Comet 252P/LINEAR flew past Earth at its closest distance of about 5.3 million km around March 21 (just after midnight on 22nd in Eastern Australia). It was the fifth closest comet to Earth on record.

The comet surprised everyone by getting much brighter than anticipated and became visible to the naked Eye. The appearance of comet is subtle and I saw it as a fuzzy blob about twice the size of the Moon.

On March 16th the comet was close to the Large Magellanic Cloud
252P and LMC

It moved quite fast toward Centaurus and on March 20th the comet was nicely positioned between the Southern Cross (Crux) and Magellanic Clouds:
252P and Crux

Annotated image:
252P and Crux Labeled

It continued it’s fast apparent motion and on March 21st I took a quick 5-panel mosaic image in the 45-minute window between Moon set and morning twilight to capture the comet and the Milky Way core with two planets – Mars and Saturn forming a triangle with a bright orange star Antares.
252P and MW

Annotated image:
252P and MW Labeled

The comet is now in the glow of the Moon but hopefully it will remain bright enough for another week and will be enjoyed by observers in both hemispheres.



Comets Lemmon and PanSTARRS

February 16th, 2013

New Moon, clear summer skies and two beautiful yet different comets seemed like a perfect reason to go out and try something new – a time lapse though a telephoto lens on a special tracking mount to keep the stars steady in the frame. The two comets in the video below are C/2012 F6 (Lemmon) and C/2011 L4 (PanSTARRS).

The video shows about 5 hours of comet Lemmon and an hour of comet PanSTARRS before the astronomical twilight. Hopefully comet PanSTARRS brightens up and puts on a great show before it moves to the Northern Hemisphere skies.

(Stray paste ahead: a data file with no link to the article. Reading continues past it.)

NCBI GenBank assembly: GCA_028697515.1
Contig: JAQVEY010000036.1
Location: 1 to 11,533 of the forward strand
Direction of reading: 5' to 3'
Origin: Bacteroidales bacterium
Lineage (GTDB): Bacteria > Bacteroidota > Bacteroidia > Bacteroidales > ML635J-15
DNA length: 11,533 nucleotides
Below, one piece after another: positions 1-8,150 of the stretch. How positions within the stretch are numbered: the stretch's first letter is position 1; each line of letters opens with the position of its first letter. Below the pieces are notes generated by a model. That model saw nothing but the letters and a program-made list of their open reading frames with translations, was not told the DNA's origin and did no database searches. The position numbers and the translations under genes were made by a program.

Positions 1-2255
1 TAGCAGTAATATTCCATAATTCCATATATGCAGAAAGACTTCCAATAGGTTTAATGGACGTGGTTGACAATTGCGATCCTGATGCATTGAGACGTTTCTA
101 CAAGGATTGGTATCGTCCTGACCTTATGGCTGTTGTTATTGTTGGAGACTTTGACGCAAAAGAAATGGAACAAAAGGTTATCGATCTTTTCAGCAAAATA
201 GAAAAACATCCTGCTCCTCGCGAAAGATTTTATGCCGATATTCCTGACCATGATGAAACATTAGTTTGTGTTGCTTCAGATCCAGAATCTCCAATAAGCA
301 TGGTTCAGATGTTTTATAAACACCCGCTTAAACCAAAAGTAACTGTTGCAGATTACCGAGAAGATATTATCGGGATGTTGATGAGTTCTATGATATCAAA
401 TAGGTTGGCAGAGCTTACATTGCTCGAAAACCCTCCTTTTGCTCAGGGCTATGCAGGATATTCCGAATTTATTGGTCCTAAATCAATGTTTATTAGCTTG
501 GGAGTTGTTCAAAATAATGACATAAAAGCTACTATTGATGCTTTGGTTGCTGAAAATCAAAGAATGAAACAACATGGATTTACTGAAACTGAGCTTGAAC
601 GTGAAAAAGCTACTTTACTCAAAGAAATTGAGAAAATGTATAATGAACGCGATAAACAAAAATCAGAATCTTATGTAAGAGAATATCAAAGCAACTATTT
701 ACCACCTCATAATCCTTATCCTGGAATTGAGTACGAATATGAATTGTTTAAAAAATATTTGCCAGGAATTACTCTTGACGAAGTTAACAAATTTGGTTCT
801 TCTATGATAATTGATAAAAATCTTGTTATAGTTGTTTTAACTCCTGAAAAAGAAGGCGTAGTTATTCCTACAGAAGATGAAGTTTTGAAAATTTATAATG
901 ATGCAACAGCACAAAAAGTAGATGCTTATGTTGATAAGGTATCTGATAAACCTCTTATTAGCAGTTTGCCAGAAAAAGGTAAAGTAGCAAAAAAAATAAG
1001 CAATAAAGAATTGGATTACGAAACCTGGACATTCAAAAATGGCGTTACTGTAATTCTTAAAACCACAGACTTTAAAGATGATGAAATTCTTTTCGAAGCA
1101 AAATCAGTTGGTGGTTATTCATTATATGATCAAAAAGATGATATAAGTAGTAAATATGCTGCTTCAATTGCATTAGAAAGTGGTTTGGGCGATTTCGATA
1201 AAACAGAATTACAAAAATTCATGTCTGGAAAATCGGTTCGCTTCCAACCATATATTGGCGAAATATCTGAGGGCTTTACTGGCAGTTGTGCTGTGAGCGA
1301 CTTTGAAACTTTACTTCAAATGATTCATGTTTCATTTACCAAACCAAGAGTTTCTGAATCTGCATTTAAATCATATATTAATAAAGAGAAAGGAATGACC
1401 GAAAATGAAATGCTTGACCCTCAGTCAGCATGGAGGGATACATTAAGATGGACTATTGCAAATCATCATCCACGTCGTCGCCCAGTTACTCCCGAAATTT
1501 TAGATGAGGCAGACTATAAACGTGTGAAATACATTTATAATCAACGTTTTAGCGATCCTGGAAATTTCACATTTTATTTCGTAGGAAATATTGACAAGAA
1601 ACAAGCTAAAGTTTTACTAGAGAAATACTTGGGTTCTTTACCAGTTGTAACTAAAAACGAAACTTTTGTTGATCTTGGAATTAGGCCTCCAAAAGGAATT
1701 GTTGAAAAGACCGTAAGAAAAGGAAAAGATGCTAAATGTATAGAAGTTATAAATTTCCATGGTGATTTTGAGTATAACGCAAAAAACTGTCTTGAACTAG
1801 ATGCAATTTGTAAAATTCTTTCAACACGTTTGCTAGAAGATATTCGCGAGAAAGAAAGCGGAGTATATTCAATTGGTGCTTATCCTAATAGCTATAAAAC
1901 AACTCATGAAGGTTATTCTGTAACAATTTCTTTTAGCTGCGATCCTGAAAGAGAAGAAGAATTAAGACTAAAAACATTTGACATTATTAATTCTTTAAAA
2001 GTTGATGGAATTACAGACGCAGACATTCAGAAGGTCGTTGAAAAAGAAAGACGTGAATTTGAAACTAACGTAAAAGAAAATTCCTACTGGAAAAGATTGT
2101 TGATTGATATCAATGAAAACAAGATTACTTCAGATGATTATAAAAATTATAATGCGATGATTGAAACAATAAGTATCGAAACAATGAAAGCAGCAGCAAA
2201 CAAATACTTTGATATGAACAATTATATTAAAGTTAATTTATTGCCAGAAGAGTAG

These comets are wonderful in a pair of binoculars and if you can go out and have a look. Here is how to find comet Lemmon and PanSTARRS


Loch Ard Gorge Panorama

January 28th, 2013

During a quick trip to one of my favourite places in Victoria – Loch Ard Gorge on the Great Ocean Road I manage to make a full panorama of the Gorge with a small Aurora and a lot of airglow in the sky
Loch Ard Gorge

The image covers 360 degrees horizontally and features the Milky Way, Jupiter, Orion, Magellanic Clouds and Southern Cross. Below is the virtual reality tour which should get you close to “being there”.

Loch Ard Gorge Panorama

Loch Ard Gorge Panorama

If you click on the Virtual Tour thumbnail on the left you should be able to pan and zoom using the buttons at the bottom of the image or just click and drag it with the mouse to pan and use Shift/Ctrl keys to zoom in and out. Adobe Flash player is required.


During our camping holiday at Wilsons Promontory National Park (Victoria, Australia) in December I noticed a glimpse of bioluminescence in the surf. However, the weather was not favourable for night sky photography and I knew I had to return at the earliest opportunity and photograph this phenomenon under the stars.

I waited for the next New Moon in January 2013 and ventured out to Squeaky Beach at night. Electric blue surf started to appear when it became dark and it was amazing to see the blue sparkle as I walked in the water.

The ghostly blue light is is produced by small single-celled marine micro-organisms called Noctiluca scintillans (commonly known as the Sea Sparkle) through a chemical reaction. It can be found all over the globe and particularly in areas of nutrient-rich waters. I could not resist adding Aurora Australis footage I took at Mornington Peninsula in October 2012 to create the natural “Liquid Light Show”.

The “Memories of the Moon” track by zero-project was a perfect fit for this time-lapse.

Images and Virtual Reality Tour

Squeaky Beach Panorama

Squeaky Beach Panorama

If you click on the Virtual Tour thumbnail on the left you should be able to pan and zoom using the buttons at the bottom of the image or just click and drag it with the mouse to pan and use Shift/Ctrl keys to zoom in and out. Adobe Flash player is required.


Total Solar Eclipse 2012

November 16th, 2012

We got very lucky at Ellis Beach near Palm Cove in the tropical North Queensland in the morning of November 14th, 2012. Half a n hour before the total solar eclipse the Sun was very well hidden behind a stubborn cloud, which did not seem to move anywhere. However, just before the totality phase the cloud moved and the Sun cleared just in time for us to witness the most thrilling astronomical event – the total solar eclipse.

Thanks to Promote DSLR controllers I was able to enjoy the visual show whilst three cameras clicked through the pre-programmed eclipse sequences.

Diamond Ring Effect on Ellis Beach

The image above closely resembles what we saw just moments before the beginning of the totality phase – the “diamond ring” effect, where a small portion of the Sun is still showing.